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The Foot Fist Way

Mr. Miyagi you are not

Fred Simmons (Danny R. McBride) is a Tae Kwan Do master in his mind. The self-deluded Simmons runs the half-baked Concord Tae Kwan Do studio in a strip mall. He spends his weekends breaking a few wooden boards as part of similarly half-baked demonstrations designed to encourage random mall goers to sign up with him. They usually don’t.

The Foot Fist Way is the first project from Will Ferrell and Adam McKay’s Gary Sanchez Productions and it has their comedic DNA stamped all over it. Fred Simmons is the kind of character Ferrell has specialized in over the years. Simmons is self-consumed, egomaniacal, deluded, ridiculously overconfident, and inevitably more than a bit of a schmuck. Danny R. McBride is no Will Ferrell but still manages to elicit a reasonable number of laughs.

While Simmons may not be a true Tae Kwan Do master, he still does have a modicum of skill (and a strange brand of charisma) and thusly inspires the band of misfits that frequent his dojo. Most of his lessons end with someone getting kicked in the face or in the nuts, but Simmons special band of charisma keeps them coming back for more.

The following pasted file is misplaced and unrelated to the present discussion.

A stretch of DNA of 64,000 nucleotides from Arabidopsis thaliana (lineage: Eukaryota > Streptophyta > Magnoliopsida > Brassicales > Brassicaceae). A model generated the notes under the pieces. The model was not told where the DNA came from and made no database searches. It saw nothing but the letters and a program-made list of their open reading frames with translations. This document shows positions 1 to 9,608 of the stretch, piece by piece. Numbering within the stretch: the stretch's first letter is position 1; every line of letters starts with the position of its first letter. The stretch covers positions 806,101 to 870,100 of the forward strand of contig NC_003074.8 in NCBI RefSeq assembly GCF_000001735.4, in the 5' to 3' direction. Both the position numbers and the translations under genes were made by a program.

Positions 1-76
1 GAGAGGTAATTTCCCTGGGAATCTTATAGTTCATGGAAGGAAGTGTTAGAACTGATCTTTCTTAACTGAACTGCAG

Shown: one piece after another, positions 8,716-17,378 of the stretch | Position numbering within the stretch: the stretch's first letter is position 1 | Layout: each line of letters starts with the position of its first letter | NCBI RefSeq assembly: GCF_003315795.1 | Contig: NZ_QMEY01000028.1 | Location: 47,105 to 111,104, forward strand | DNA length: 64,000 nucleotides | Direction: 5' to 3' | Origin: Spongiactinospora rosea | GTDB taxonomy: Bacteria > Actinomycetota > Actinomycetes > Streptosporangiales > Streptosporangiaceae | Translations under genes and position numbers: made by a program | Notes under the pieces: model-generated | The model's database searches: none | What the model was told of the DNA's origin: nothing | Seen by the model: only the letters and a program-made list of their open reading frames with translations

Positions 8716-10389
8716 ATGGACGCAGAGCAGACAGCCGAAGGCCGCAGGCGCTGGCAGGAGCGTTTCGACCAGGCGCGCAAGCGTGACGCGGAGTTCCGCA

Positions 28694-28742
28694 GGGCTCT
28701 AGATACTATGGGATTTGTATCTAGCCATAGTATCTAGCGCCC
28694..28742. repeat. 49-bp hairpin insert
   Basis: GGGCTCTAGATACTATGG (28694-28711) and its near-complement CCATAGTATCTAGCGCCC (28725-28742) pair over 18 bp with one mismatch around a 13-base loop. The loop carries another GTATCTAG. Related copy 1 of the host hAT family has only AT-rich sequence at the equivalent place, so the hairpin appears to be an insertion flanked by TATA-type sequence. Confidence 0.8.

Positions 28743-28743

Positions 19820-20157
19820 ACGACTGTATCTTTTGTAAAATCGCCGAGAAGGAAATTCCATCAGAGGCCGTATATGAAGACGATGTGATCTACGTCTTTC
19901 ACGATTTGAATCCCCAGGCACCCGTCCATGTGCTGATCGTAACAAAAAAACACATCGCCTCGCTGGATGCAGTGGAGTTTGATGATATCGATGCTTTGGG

Unfortunately, Simmons charisma doesn’t seem to work too well on his wife, Suzie who cheats on him…twice. The second time is the real coup de grace as she not only cheats on him, but cheats on him with his idol, undefeated 8 time karate champ, Chuck "The Truck" Williams. His honor insulted, Simmons has no choice but to unleash hell on Chuck "The Truck" with laughable results.

The Foot Fist Way has no shortage of awkwardly comical moments, but Simmons is the kind of character who’s a bit tough to get behind. It would be one thing if life just seemed to crap on him despite the fact that he tries his best and he’s really a good guy. But, Simmons is so self-absorbed and delusional that the misfortunes he encounters seem like karmic retribution. He deserves to get his ass handed to him.

The only other minor shortcoming of The Foot Fist Way is a story that kind of meanders at times. There are a number of scenes in the film that are undoubtedly funny, but don’t necessarily move the characters or the story in any meaningful direction. But, given that this is Jody Hill’s directorial debut, it’s a bit easier to overlook some of these minor blemishes. It’s no comedy classic, but The Foot Fist Way isn’t too far off.

Rating: 3.5 out of 5 stars